Feb 14, 2019 20:30:04

Improving the voice messages experience

by @zyumbik | 307 words | 80🔥 | 100💌

G̷͕̳͝l̴̨̟̏̃̆̚e̷̳͇͖͑̔b̴̞̱̦͕̼͇̔̽̀̽͒ ̸̈́̆͒̀̉ ̵̨̪̈́̒Sa̴͇͊b̵̨̅͆i̶̖͑̄r̶̩̘̊̒̕z̷̟̀͑y̴͚͉̎͘à̸̃͜ͅn̶̤̲̜͊͐ỏ̵͈͔̑v̴

Current day streak: 80🔥
Total posts: 100💌
Total words: 33262 (133 pages 📄)

A bit more than a year ago Olesya and I designed a new feature for messenger apps. People send and receive a lot of voice messages daily. But we found that while it's convenient to record voice messages, it's not always the same with listening to them. You could be on a noisy bus, at the boring meeting, or in a room with someone sleeping and without headphones. We were recently thinking about this idea and we found another very important use case for our invention.

You can't listen to voice messages if you are deaf. And with the tools we have today, we should create products with experiences that work for as many people as possible. Adapting them for disabilities is one of the important parts of this: nobody is ideal, we are all different — and this is what makes us humans.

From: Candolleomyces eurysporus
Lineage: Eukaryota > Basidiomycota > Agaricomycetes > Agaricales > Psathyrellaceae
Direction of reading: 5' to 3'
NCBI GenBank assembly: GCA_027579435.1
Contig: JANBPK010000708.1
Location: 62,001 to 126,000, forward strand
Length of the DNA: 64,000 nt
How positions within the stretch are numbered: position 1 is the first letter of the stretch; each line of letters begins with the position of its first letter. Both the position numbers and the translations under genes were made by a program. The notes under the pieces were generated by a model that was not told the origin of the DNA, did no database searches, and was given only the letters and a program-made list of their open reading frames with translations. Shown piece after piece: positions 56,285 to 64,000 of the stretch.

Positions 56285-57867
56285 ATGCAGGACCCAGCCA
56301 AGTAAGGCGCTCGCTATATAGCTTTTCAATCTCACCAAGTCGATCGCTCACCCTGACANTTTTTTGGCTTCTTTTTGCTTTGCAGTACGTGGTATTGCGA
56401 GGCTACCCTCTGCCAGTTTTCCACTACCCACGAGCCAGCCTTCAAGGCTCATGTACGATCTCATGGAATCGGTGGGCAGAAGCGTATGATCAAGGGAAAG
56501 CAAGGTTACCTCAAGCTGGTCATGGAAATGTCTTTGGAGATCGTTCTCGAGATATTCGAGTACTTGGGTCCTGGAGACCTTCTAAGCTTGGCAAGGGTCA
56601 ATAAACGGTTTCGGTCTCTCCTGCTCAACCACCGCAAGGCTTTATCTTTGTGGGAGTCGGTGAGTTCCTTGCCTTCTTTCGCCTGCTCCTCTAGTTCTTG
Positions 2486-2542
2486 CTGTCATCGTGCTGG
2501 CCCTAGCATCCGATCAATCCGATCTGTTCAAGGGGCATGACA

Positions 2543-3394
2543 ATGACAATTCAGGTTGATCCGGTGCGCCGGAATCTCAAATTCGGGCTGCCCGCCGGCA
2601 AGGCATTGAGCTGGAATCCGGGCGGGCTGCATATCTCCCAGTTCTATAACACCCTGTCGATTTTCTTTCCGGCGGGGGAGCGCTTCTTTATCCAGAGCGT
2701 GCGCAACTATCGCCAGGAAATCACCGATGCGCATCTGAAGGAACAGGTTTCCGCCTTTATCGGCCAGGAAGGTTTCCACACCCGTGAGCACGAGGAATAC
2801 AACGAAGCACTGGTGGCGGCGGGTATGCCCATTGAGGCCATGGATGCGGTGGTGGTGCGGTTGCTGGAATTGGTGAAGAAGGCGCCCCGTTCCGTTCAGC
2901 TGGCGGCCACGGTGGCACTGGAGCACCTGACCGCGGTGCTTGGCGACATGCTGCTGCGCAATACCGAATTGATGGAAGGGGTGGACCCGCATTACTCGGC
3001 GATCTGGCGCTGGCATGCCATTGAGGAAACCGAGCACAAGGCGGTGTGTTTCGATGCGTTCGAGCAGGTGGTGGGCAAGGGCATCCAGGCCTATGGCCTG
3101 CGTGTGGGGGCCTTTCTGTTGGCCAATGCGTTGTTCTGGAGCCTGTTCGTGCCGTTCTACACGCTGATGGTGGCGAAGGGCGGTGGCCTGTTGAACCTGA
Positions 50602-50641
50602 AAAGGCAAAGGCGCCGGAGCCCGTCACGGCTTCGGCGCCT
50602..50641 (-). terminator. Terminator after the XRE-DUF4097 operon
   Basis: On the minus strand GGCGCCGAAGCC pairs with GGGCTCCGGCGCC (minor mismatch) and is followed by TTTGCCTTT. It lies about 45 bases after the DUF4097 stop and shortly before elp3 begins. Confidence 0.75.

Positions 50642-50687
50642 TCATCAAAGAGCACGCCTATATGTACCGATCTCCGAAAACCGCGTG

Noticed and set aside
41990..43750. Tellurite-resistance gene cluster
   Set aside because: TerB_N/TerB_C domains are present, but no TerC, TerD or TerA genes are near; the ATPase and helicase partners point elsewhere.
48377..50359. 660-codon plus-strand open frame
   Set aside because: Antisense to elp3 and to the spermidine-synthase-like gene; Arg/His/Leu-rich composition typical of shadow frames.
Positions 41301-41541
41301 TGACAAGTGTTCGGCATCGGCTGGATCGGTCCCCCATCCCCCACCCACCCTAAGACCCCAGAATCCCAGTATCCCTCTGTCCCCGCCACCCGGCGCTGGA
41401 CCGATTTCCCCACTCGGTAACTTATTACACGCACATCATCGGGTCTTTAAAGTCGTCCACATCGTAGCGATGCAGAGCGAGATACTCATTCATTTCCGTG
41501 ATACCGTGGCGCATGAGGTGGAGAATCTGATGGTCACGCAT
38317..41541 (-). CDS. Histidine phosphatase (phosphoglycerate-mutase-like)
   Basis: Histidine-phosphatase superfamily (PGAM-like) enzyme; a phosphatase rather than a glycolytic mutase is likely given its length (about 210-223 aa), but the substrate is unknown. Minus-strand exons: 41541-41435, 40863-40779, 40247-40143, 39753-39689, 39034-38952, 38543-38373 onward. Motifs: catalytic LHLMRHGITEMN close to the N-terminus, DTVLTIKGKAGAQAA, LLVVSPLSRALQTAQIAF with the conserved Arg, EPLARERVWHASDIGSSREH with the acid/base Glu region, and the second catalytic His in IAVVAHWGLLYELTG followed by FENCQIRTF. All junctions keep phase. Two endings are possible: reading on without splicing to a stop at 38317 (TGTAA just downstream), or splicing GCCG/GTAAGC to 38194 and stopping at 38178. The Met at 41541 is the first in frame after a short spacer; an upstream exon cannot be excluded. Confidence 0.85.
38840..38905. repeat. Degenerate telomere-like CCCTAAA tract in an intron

So how do we make voice messages accessible for deaf people and others in situations in which they can't listen to them? Easy: just turn them into text, because most of the people who use messengers could read. Voice recognition is still a very expensive operation, so I think that's the reason for not implementing this feature in modern messengers. But it is certainly possible, and it could make lives of thousands people who don't like receiving and listening to voice messages a tiny bit easier. 

What's even cooler about the voice-to-text feature, is that reading takes much less time than listening to your friend mumbling something with a tired voice at the late night. Some other benefits of using this technology and even a working prototype is in the article I linked at the beginning of this post. Voice messages are convenient for those who are sending them. This feature could add a lot more comfort to those on the other end.

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